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Playing Catch-Up

Thanks for your patience with the sporadic updates. Updates should be more regular through Christmas, after which I'm going on tour. (If you're curious, I'm doing a couple shows before that in the Pittsburgh area - one on Saturday at Yesterday's in Wheeling and one in Pittsburgh on Sunday. We'll also be in Morgantown on January 4. Here are the details.)

-P- If you didn't check out the comments in the previous thread, frequent Bucs Dugout diarist Vlad has a new blog. It'll surely be an important addition to the Pirates blogosphere if he keeps it up, and if not, Vlad, you're always welcome to post your thoughts back here.

-P- The Pirates have been trying to find a catcher, which is more evidence that new GM Neal Huntington isn't as happy with his starting eight as he's claimed. Personally, I can't help but react with glee to any move that displaces Ronny Paulino, but maybe it's time to put my hatred in perspective a little bit. Yes, Paulino looked worse on defense this year than just about any catcher I can think of offhand (although I remember Phil Nevin catching a few games for the Padres toward the end of his career... that may have been worse), and yes, he can't really hit. But now the Pirates are pursuing Johnny Estrada, who hit just as badly last year and threw out only 11 of 84 batters attempting to steal. Still, given that any contract with Estrada would be for one year and probably around $4 or $5 million, the price is right, and it would be worth the chance just to see if he could catch fire and relegate Paulino to bench duty.

-P- The Cubs have hired Dave Littlefield. Note to the Cubs: he won't help you get good players anymore unless he works for another team. Anyway, Littlefield will be a scout, which seems like an enormous demotion. Still, I'm not really sure what to make of this - probably there's some good-old-boy-network stuff going on here. Littlefield hadn't shown any indication in the last six years that he can evaluate talent, but hey, he's given the Cubs some nice players for free, and he needed a job... well, anyway, here's hoping the Cubs listen to his advice.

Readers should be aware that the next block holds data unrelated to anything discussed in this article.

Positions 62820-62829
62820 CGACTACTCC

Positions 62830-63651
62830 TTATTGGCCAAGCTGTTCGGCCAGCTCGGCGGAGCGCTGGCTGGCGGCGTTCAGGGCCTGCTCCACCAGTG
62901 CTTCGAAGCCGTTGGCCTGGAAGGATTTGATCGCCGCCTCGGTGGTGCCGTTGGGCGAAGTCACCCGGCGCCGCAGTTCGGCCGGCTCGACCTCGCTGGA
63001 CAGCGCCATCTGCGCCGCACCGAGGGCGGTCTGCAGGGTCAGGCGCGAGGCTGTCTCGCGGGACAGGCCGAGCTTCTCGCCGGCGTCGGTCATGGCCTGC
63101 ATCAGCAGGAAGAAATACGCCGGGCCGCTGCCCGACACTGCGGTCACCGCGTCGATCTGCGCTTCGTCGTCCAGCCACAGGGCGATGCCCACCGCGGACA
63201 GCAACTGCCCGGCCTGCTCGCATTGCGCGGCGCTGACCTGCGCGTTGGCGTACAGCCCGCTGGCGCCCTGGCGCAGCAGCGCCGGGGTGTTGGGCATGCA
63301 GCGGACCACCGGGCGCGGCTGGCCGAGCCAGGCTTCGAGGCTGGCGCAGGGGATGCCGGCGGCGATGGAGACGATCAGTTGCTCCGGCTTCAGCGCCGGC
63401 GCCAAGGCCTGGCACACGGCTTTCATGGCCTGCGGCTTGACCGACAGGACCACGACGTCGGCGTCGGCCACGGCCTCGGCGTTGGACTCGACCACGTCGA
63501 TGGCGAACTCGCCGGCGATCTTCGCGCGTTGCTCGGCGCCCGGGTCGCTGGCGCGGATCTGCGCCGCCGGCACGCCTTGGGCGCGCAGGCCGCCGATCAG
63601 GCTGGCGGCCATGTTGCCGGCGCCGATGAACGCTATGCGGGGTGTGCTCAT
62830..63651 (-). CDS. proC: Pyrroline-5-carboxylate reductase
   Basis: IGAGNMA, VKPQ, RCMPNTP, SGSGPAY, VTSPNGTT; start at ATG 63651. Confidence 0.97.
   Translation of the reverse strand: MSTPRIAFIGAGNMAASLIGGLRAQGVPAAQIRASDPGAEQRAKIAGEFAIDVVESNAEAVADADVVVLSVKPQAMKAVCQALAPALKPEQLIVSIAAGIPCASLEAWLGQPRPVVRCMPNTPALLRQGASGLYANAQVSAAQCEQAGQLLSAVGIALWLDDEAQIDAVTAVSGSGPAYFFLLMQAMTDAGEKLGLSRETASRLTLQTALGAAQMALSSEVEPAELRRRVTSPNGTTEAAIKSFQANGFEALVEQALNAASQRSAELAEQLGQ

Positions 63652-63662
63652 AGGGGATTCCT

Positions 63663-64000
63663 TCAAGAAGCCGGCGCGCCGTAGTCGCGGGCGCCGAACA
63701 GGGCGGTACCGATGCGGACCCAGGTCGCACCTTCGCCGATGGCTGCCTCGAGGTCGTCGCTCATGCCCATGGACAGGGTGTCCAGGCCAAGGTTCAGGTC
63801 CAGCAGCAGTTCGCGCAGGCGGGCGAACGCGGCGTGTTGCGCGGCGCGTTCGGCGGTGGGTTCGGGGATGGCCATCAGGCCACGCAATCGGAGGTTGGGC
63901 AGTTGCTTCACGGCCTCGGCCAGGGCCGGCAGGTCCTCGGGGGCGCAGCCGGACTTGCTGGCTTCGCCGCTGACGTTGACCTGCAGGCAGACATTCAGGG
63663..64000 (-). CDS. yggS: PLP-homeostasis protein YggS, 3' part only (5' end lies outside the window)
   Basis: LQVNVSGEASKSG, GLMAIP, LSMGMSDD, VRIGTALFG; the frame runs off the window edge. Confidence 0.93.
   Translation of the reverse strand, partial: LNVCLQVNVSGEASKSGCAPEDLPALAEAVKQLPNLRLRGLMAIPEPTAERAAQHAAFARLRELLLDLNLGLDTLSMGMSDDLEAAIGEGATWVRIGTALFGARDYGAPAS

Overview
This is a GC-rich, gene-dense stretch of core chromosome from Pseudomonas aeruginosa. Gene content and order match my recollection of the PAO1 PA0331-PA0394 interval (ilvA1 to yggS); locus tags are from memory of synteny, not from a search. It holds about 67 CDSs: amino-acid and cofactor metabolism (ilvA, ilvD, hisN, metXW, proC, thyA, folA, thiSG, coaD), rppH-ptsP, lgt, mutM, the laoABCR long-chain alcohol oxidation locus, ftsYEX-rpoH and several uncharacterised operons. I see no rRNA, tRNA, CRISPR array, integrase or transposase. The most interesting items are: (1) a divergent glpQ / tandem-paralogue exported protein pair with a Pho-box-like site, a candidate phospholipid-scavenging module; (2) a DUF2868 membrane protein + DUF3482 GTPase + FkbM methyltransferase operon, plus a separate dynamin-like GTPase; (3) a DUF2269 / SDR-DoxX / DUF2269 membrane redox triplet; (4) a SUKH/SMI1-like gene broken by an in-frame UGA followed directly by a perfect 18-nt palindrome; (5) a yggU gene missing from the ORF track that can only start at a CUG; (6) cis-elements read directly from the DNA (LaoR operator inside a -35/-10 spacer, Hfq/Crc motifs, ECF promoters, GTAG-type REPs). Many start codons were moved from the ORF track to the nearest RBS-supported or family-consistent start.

-P- I've been thinking some more about that massive Dan Haren trade, and the more I thought about it, the stranger it seemed. The truth is that it's probably more of a reflection on the incredible weakness of the NL relative to the AL than with anything particular to the Diamondbacks' needs. The A's got an awful lot of good stuff in that trade, more than you'd think, so it seems like a real go-for-broke move by Arizona.

At first that seems odd, because they're not a particularly old team, and it will probably be two years before franchise talent Justin Upton starts going nuts on the league the way he's expected to. But in two years, the balance of power between the AL and NL may well have shifted. Well, probably not, but the Dodgers, Rockies, Brewers and Marlins, in particular, could all have pretty good teams, and after that, who knows?

So by adding Haren to a team that's already pretty decent, Arizona aims to to take advantage of the window that's open and try to make it to the World Series while it's still relatively easy to do. If they get there, they'll hope for a 2006-Cardinals situation where they win the series despite not being the best team. It's not a bad strategy.